Brickies rock up about 07.40 and I'm then on tea duty until 08.00

I then push the barrow along the footings, filling up the mixing boards, back to the mixer pour into the barrow and rinse and repeat until 10.30 tea break. I once again make the brews and ensure that the mixing boards are loaded before they come out. Often I get called over to hold one end of a tape measure or to move a string line up.

Lunch at 12.30 for 30 minutes, tea at 14.30 for twenty minutes.

When they down tools at 16.00 I have to wash and dry the trowels, pointing sticks and levels. Clean the boards and wash out the mixer. I leave about 30 minutes after they do.

All fairly mundane and easy. However, once we reach the first floor, I'm handballing blocks, bricks and morter up a ladder onto scaffolding. When we get higher its two ladders. The brickies cannot run out of morter or bricks.

I get zero thanks and earn £100 a day regardless. (nothing if we get ragged of with rain) a brickie will earn a minimum of £225 a day, more if he's paid per brick. (that I have to supply him with.)

I get home every night completely knackered, often soaked and always starving but I sleep well and I'm on site at 07.00 the next morning.

Do I have to do this? No.
Do I enjoy it? Yes.
Will I ever be rich? Hahahahaha!
Your off your head and there having a laugh , if brickies don’t have a good labour there not worth a toss to any site 3 in one squad .

what we have is the labour starts 30 mins in front mixes mortar loads up the boards and loads up Block or brick etc, help move up the hop up scaffolding etc

does the same throughout the day finish his last mix an hour before stopping time cleans the mixer covers the block ,brick , job sorted , he gets a cut of the price not £100.00 a day that’s crap money .
and your out of there pdq after the gears sorted not working longer than them there having a good giraffe.
 

Tyk

LE
Your off your head and there having a laugh , if brickies don’t have a good labour there not worth a toss to any site 3 in one squad .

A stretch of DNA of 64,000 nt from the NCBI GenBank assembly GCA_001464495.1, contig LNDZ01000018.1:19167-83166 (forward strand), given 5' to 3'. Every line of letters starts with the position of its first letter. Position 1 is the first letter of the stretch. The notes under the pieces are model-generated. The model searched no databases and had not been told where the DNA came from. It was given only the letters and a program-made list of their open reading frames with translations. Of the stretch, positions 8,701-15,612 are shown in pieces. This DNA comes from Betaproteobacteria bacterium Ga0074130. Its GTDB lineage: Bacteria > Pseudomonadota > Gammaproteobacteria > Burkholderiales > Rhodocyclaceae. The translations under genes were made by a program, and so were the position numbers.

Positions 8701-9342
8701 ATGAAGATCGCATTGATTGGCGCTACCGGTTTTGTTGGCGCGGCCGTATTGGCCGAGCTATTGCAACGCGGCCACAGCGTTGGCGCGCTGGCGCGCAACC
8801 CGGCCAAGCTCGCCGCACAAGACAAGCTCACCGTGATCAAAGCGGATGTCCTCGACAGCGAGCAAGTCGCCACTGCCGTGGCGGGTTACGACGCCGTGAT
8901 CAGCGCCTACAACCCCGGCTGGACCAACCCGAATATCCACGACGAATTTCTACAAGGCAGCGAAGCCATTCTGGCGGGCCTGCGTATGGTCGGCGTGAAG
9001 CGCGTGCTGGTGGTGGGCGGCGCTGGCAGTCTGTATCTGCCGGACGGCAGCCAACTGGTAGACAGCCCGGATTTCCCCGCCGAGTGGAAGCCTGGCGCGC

what we have is the labour starts 30 mins in front mixes mortar loads up the boards and loads up Block or brick etc, help move up the hop up scaffolding etc

does the same throughout the day finish his last mix an hour before stopping time cleans the mixer covers the block ,brick , job sorted , he gets a cut of the price not £100.00 a day that’s crap money .
and your out of there pdq after the gears sorted not working longer than them there having a good giraffe.

Any chance you can translate that from utter mong into English?
 
What do people think of going into business with family and in-laws?

You see them around Christmas and birthdays, but I imagine it must be quite hard working with them day in, day out. If you're running a joint business then it's inevitable that there will be disagreements or one person will do more than the other. This can easily breed contempt and if there's money involved I imagine it can turn ugly.

You also can't really fire family members and remain on good terms. Business is, I imagine, quite ruthless and at the end of the day other people are only there as an asset to make you rich. I imagine it's important to be nice to them, but you can't really be best mates with them.

Does anyone else have experience with this? It must be great to start off with cos you can share the work and ideas and as the company grows it might also be important to have another person help run it.
Family farms would be a case in point. From personal experience inter-generational conflict is often a massive issue; as is sibling conflict, especially when one wishes to carry on farming and the other to cash their share in.